Did you know working in a culture of trust could be the most important element in creating teams that consistently achieve great results? At some point in your career, you’ve likely felt the pain of working in an environment of distrust: Silos; conflict; fear of speaking up; mistakes; re-work; turnover; lost opportunities…
Establishing a culture of trust takes commitment and courage – it will involve change, and even the best changes bring challenges. However, the rewards are many. For example, it fosters open and timely communication up, down, and sideways; the ability to communicate well promotes mission-focused collaboration across department lines. Cross-functional collaboration promotes next-level creativity, problem solving, and not just solid decisions, but the ability to make the best decisions.
A Harvard Business Review research article on The Neuroscience of Trust determined working in a culture rooted in trust:
Reduce stress by 74%
Increase team engagement 76%.
Experience 13% fewer sick days
Enjoy 29% more satisfaction with life in general
Promotes 106% more energetic workforce
I find those numbers compelling. I’ve also witnessed first-hand how quickly they become reality when leaders commit to, model, and expect the behaviors that support a culture of trust.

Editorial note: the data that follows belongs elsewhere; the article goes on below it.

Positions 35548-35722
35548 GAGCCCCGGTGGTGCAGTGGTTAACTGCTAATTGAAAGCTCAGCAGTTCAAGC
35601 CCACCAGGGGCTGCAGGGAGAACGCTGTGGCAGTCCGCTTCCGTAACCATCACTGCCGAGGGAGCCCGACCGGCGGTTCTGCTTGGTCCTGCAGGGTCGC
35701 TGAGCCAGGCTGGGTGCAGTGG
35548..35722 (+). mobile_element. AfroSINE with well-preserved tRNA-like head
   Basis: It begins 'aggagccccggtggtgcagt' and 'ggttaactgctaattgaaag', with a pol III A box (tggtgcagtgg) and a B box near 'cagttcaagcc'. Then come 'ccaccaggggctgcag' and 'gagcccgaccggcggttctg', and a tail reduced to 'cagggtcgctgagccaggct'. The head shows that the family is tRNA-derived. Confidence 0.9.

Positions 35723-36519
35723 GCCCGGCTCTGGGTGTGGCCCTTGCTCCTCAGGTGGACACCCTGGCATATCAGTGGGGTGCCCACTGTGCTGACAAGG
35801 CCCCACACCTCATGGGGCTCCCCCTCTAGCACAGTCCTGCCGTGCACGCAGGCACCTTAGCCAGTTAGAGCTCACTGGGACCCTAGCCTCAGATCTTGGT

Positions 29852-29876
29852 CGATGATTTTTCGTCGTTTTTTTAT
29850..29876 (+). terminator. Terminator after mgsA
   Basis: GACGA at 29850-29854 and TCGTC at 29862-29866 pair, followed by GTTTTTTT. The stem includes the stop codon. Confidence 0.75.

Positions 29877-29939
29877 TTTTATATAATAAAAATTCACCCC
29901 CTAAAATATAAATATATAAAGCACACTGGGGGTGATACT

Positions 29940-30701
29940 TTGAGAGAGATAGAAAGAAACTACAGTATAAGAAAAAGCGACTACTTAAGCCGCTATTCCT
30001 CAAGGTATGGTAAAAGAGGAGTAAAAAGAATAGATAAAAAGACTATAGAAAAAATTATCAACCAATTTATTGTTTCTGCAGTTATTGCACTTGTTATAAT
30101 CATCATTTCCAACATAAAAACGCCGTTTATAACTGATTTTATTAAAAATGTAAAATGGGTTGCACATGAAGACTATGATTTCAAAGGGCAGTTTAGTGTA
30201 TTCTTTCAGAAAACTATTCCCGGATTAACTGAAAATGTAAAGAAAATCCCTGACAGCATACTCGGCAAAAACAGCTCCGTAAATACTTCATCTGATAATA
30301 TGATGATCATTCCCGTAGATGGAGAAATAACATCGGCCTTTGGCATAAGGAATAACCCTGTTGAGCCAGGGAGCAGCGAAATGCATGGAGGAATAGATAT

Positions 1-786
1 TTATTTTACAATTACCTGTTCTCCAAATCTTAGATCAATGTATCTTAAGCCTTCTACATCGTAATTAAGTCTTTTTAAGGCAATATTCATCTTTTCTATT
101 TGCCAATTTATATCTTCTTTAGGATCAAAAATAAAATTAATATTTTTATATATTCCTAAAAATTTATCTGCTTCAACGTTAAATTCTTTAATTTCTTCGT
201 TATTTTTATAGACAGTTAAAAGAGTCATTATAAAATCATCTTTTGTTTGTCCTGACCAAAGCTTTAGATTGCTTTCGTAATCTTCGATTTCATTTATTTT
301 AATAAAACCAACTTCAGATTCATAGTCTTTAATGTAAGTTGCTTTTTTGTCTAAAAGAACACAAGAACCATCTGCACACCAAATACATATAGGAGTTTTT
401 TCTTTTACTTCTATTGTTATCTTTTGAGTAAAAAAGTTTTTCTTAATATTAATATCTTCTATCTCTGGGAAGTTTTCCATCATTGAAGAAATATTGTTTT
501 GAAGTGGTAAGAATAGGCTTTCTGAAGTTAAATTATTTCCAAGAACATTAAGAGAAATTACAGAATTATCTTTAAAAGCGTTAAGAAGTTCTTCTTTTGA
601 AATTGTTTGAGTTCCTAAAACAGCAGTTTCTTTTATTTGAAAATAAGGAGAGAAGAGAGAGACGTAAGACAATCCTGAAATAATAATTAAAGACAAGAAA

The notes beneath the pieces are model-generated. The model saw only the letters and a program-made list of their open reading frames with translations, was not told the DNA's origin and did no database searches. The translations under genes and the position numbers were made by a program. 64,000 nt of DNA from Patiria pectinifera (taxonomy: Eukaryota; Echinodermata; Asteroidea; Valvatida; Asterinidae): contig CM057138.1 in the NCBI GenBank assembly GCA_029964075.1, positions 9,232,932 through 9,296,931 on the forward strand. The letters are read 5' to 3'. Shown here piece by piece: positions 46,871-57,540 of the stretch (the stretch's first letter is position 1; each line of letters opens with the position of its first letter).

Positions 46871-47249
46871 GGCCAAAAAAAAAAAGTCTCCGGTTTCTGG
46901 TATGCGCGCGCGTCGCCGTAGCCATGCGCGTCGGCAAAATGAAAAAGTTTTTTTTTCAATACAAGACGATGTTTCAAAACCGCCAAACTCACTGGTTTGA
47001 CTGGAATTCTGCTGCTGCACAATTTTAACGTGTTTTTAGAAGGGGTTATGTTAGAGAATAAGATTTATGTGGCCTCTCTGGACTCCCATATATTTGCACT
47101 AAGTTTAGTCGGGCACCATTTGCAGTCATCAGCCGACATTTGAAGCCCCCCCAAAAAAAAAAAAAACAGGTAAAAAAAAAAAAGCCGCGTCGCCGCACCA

This week, what if we all invest more time in building trust? Trust in us as individuals and in those we lead. As we begin the last month of 2020, I encourage you to set aside some time for yourself first, and then with your team, to assess how you are doing in three critical areas:
1) Collaboration: How often do you seek opportunities to be inclusive up, down, and sideways? Are you seeking cross-functional and frontline input on new ideas and processes? Are you regularly asking for (and learning from) feedback from your team, peers, and leaders? Collaboration models value of others’ opinions and expertise. It fosters teamwork, and it reduces mistakes.
2) Reliability: When you say you will do something do you follow through? How often are you on time? With the big stuff and the little things? Before you casually say “I’ll call you back” or commit to a task, think. By when? Set an accurate expectation and then follow-through. Doing what you say you will do builds trust. Failing to do so tears it down.
3) Accountability: How clear are you on what others are expecting of you right now? What about your expectations of them? Are you demonstrating ownership for results? Do you see the connection between your role and organizational success? Lack of accountability is one of the most common complaints of my clients, and one of the quickest derailers of trust and results.
Use the above to create an informal assessment, and set a benchmark of where you are right now with collaboration, reliability, and accountability. Create a scorecard for you and your team, and set your intention to improve your scores in all three elements. Establish two or three individual and team commitments you can start right away, and decide how you will measure improvement.
Being known as collaborative, reliable, and accountable raises your level of trustworthiness. It also pays dividends for you and your team. So, again, what if this week we invest more time in building a culture of trust? I can’t think of a downside, can you?
Contact Karen Pelot today for more information on eliminating the gaps between vision and strategic goal-achieving action .